Review by William A. Spriggs
This is a small, yet very powerful book that should be required reading for those who reject or fear the evolutionary approach in understanding human nature. The rejection and fear within liberal circles emerges from visions of Social Darwinists, in particular, Herbert Spencer (1820-1903) and his immortal phrase "survival of the fittest" becoming the law of the land. This fear then grows to paranoid proportions with little Hitlers emerging from beneath rocks morphing into lab-coated technicians at biotech firms.
Noting a lapse of progressive ideas lately, A Darwinian Left, written by one of the most liberal of the liberal giants of our modern time tries to calm turbulent waters by suggesting: "...that one source of new ideas that could revitalize the left is an approach to human social, political and economic behavior based firmly on a modern understanding of human nature." p.6
Singer's most admirable concern for the poor, exploited humans, and sentient animals does not stop him from viewing certain undeniable truths of our biological origins and makes a clarion call for the left to open its mind to the possibilities of the evolutionary perspective. Having declared this new paradigm shift, Singer then suggests that the left concentrate on finding more evidence of group cooperation vs. the individual biological mechanisms so far uncovered in the emerging fields as the most logical approach [once again, we are given the time-honored evidence found in of the "prisonerís dilemma" as the perfect example of cooperation].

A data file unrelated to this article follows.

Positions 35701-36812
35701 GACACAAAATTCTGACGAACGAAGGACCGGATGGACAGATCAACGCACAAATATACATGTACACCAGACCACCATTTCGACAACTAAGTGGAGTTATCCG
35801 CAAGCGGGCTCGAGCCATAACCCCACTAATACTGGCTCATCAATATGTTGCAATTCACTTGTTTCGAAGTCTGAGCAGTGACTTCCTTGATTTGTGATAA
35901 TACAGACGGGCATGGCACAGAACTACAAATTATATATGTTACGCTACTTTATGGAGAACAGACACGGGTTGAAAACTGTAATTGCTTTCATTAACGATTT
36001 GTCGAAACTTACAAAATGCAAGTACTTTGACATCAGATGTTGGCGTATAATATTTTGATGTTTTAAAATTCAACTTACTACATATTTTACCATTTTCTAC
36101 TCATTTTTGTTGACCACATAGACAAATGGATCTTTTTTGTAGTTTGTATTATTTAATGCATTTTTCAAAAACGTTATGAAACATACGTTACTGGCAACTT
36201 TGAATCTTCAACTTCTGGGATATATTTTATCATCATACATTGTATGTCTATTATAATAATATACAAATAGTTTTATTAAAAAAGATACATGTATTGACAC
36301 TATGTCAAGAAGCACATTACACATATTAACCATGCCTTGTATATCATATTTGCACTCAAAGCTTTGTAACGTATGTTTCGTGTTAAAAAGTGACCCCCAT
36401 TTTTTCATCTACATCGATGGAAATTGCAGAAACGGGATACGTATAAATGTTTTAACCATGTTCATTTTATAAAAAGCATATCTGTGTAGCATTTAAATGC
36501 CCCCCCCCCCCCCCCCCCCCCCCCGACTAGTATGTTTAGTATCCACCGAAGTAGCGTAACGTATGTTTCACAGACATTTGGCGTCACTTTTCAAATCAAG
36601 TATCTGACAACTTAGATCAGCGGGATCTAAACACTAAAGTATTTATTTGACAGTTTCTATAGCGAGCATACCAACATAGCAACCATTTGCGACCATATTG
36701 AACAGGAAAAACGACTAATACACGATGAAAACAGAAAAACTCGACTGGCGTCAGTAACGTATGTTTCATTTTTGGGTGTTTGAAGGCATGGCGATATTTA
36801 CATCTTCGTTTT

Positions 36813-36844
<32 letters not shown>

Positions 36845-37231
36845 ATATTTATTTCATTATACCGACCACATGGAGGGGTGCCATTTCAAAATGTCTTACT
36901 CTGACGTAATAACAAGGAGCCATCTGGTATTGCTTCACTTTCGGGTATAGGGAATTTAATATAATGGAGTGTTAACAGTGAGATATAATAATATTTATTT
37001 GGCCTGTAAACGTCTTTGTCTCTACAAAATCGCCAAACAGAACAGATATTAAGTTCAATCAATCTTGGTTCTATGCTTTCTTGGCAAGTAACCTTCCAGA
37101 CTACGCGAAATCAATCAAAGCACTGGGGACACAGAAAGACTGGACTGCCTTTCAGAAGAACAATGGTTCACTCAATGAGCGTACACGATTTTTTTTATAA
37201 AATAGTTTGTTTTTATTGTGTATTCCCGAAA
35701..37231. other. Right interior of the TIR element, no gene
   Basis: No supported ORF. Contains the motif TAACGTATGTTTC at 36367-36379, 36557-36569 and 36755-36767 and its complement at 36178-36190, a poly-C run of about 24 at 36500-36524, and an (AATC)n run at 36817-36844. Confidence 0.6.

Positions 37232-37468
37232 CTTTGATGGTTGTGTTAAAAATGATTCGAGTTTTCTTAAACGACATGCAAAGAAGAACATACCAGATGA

But, before the left can begin to embark upon a journey of finding more example of cooperative group behaviors, Singer makes gives us a clue as to where liberals need to embrace as their starting point for this group cooperation: "Both national and international surveys show little correlation between an increase in wealth and an increase in happiness, once basic needs have been met." What he is telling us is that is OK to own private property and be rich, but once you have more than fulfilled your basic needs, it makes no sense to continue to amass piles of new toys and to defend those toys with an attitude of an armed camp sharing only those bounties with kin and close phenotypes.
Singer then finalizes his powerful book by giving readers ten features that he believes a Darwinian left should embrace. I won't list them here as not to spoil your eagerness to learn more. I highly recommend the book to liberal and progressive policy makers.
Peter Singer is DeCamp Professor of Bioethics at Princeton University.
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